Off the Charts reminds us this year is the International Year of the Nurse, so designated because it’s the hundredth anniversary of the death of Florence Nightingale, founder of modern nursing, statistician, theologian, and one of the most influential and astonishing persons of the 19th Century.
In homage and in honour I’ll be periodically (if irregularly) posting this year reflections and thoughts on Nightingale’s life, work and legacy, as well as excepts from her writings, which will be collected on the right hand column under the heading “The Nightingale Papers.” I would really welcome guests posting on Nightingale from any angle — I know you want to — because I think Nightingale’s contribution to our profession has been regrettably neglected by present-day nurse educators. If you’re interested let me know in the comments.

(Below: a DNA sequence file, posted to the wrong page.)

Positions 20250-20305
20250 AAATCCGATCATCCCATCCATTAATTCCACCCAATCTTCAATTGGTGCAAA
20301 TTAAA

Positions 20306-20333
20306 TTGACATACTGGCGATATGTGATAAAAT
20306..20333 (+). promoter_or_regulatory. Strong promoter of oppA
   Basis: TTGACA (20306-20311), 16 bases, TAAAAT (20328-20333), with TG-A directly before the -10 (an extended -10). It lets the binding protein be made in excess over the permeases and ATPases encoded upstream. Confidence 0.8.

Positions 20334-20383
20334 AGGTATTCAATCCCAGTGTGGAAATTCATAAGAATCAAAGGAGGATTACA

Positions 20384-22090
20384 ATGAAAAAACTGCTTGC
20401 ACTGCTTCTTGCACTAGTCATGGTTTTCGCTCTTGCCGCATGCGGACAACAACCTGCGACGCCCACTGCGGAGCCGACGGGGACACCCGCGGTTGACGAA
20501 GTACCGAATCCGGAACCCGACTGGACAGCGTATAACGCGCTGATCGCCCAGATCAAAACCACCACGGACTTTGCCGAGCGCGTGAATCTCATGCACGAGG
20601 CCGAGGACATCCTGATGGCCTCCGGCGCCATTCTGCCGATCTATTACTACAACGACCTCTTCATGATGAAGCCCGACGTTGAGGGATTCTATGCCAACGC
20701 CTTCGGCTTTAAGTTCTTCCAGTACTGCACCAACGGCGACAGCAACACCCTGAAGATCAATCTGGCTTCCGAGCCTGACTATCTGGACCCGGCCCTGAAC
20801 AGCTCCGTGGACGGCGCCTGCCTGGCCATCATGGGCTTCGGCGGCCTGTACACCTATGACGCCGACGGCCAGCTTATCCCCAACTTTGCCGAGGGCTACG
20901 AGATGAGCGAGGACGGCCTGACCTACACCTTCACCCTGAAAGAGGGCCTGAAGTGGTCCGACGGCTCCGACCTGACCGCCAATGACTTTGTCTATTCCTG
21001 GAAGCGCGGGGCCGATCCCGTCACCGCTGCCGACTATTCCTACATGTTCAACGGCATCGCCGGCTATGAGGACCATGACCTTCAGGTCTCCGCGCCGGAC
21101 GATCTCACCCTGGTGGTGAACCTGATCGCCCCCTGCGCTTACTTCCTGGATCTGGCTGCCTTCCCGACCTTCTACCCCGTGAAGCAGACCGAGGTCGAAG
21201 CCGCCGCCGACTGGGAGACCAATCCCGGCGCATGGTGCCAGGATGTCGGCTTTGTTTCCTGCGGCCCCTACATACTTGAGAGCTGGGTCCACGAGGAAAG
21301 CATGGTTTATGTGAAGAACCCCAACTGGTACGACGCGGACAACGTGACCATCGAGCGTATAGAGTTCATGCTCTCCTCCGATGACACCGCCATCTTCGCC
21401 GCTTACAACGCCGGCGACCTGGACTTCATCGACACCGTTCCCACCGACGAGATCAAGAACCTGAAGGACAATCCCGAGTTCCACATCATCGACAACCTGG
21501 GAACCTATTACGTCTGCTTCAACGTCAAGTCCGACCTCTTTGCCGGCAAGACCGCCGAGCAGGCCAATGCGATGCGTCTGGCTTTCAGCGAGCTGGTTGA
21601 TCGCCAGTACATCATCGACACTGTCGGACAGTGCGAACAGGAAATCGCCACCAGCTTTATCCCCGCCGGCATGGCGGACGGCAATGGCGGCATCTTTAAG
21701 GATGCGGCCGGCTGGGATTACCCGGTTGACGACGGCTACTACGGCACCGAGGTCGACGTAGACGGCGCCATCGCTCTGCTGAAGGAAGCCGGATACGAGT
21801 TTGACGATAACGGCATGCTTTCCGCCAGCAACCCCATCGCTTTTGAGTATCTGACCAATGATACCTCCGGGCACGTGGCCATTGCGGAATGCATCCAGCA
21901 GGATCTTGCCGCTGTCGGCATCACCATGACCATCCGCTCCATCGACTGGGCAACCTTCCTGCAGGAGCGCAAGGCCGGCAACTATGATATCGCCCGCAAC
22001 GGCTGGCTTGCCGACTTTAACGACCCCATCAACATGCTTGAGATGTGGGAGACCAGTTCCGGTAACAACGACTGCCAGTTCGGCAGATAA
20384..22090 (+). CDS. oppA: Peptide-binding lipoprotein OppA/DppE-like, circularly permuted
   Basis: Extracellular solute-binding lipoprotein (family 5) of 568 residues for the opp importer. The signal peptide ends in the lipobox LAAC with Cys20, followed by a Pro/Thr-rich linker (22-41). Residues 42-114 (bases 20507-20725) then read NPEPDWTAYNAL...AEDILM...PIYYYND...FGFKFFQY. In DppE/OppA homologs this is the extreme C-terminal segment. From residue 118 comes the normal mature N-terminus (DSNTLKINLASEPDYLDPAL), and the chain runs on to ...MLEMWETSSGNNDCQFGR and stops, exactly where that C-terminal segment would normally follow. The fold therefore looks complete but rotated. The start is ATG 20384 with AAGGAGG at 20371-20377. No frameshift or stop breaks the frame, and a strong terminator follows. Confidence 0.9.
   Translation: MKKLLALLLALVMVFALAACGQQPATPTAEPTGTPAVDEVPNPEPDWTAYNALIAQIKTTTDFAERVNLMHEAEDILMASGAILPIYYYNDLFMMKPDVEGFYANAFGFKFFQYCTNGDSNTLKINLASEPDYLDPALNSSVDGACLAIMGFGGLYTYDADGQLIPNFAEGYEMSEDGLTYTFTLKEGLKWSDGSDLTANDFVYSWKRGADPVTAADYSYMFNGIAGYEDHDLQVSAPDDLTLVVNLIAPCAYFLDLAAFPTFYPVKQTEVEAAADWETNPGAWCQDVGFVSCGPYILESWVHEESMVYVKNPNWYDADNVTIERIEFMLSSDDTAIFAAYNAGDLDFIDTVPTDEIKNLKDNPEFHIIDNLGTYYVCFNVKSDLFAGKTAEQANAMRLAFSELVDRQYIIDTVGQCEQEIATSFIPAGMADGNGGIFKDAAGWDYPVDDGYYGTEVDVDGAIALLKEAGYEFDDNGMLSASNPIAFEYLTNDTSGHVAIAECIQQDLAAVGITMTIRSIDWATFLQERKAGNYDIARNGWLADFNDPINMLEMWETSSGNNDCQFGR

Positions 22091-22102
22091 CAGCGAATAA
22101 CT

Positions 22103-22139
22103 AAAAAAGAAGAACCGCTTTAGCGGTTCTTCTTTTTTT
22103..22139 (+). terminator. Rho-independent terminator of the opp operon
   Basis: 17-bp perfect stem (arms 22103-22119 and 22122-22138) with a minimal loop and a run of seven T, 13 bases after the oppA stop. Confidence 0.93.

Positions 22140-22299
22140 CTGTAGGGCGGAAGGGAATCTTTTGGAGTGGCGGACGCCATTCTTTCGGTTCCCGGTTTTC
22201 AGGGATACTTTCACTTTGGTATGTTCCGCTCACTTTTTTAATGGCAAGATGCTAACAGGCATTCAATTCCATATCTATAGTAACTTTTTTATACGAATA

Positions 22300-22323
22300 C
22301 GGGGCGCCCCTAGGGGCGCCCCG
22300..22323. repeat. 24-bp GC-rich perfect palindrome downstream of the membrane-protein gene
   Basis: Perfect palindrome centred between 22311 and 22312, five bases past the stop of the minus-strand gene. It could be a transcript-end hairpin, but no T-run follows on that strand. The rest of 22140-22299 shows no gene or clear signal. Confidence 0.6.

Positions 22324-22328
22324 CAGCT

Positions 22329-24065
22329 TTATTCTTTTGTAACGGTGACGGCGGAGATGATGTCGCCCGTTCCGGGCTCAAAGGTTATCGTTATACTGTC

Incidentally, the International Year of the Nurse page has a hugely interesting wax cylinder recording of Nightingale made in 1890, when she was 70 years old. The voice is a little difficult to make out and is much deeper than I would have expected — she actually speaks in the way I imagine Lady Bracknell speaks. Here are the words she’s saying, which helps immensely deciphering the plummy accent:
“When I am no longer even a memory, just a name, I hope my voice perpetuates the great work of my life. God bless my dear old comrades of Balaclava and bring them safe to shore. Florence Nightingale.”
She got her wish.